Billy Welch just wanted to grab a bite to eat at the local Waffle House in Nicholasville, Kentucky, over the weekend.
But when Welch, a soldier with the National Guard, went into the restaurant dressed in his uniform with his gun on his hip, managers asked the young man to take the firearm outside.
“I got up and I walked over to them, asked them how they were doing and stuff, and they said I’d have to take my firearm outside,” said Welch in an interview with Lex18.com. “I don’t feel comfortable taking my firearm away from me. I always keep it with me and they said, ‘it’s one of our policies.’”
Welch decided that he didn’t want to eat in a gun-free zone and told the waitress that he was going to leave.
“You know, if I can’t have my firearm, then I can’t be here,” said Welch. “I walked inside to the other waitress. I said, ‘thank you, but no thank you ma’am. I’m gonna have to leave.'”
Waffle House patron Micaela Shaw saw the exchange and was troubled by the fact that Welch was not allowed to be in the restaurant with his sidearm.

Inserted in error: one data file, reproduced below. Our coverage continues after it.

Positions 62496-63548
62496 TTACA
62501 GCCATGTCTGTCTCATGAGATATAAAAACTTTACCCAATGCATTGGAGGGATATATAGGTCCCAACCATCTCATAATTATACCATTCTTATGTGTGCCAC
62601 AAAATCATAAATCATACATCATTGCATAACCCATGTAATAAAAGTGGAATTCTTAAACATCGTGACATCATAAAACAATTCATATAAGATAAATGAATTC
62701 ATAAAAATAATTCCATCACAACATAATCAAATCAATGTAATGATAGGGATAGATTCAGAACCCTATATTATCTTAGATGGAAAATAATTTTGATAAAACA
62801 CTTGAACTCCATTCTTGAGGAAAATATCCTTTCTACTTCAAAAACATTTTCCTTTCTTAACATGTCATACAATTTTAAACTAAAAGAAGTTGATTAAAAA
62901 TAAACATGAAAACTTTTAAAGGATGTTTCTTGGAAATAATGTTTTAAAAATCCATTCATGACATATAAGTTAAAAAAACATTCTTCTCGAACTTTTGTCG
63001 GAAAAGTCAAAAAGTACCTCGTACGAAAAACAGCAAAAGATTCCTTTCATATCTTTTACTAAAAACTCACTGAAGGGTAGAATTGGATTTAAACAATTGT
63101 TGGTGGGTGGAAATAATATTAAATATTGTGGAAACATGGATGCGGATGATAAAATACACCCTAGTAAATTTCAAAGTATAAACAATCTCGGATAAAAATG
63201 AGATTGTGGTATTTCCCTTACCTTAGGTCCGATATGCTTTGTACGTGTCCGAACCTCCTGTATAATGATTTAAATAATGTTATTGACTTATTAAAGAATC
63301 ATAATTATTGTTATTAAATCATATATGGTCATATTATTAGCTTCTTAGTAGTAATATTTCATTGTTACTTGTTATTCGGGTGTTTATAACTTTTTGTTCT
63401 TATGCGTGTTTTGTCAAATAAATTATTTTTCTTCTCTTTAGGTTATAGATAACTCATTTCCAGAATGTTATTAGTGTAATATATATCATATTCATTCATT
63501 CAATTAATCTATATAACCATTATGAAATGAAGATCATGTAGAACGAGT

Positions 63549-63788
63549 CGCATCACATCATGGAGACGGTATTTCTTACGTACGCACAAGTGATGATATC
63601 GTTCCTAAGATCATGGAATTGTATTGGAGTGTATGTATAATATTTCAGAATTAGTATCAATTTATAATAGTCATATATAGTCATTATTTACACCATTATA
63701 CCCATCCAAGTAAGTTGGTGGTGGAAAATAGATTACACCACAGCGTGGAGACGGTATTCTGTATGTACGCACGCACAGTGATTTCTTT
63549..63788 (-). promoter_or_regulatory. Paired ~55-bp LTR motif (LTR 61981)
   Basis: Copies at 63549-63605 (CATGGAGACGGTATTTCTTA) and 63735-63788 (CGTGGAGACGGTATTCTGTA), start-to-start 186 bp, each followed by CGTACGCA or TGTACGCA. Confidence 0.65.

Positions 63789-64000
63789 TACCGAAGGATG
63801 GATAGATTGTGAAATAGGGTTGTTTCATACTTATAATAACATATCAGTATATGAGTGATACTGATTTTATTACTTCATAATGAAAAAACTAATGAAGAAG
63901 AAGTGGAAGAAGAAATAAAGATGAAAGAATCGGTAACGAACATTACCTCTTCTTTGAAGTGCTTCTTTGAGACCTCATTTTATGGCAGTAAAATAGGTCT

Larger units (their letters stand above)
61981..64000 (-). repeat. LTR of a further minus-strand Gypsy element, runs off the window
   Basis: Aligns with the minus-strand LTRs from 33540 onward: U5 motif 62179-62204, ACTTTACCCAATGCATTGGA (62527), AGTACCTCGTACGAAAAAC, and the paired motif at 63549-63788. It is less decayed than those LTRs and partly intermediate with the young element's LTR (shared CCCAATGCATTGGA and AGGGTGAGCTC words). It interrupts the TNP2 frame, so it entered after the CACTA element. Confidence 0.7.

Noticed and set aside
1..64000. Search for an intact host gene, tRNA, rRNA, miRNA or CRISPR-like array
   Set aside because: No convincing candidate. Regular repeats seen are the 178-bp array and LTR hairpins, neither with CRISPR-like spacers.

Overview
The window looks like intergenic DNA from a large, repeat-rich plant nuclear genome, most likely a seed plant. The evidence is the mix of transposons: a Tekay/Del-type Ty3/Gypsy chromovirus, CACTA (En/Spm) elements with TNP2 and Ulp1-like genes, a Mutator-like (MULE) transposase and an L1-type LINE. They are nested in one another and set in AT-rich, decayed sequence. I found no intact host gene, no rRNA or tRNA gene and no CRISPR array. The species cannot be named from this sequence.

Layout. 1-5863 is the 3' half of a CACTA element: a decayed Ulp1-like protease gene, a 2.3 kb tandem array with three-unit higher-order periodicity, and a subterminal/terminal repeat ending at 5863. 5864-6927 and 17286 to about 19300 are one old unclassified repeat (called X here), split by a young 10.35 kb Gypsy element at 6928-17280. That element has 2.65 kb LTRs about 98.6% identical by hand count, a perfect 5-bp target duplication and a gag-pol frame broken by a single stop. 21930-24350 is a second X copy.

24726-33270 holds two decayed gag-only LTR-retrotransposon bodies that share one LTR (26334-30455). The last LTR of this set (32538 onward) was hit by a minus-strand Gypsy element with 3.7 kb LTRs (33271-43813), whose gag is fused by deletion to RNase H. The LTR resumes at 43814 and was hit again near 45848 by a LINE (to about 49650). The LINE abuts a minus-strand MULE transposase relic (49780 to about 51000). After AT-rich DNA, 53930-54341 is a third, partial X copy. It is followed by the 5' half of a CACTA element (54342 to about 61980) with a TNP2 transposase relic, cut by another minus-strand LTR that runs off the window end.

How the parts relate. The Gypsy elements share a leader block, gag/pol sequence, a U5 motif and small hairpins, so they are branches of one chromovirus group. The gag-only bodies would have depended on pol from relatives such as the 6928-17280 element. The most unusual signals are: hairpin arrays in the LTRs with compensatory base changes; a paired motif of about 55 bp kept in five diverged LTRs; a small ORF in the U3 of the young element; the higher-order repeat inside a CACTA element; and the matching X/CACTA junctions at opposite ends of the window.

“I have a bunch of family members and friends who have been active military and in the military and retired and it hurts my feelings when people disrespect them,” said Shaw, who was sitting in a booth nearby. “I just wanted to stand up for him.”
Meanwhile, the Nicholasville Waffle House released a statement iterating its policy on firearms, “For many years we have had a “No Firearms” policy in place in our restaurants. We continue to believe this is the best policy for the safety of our customers and associates.”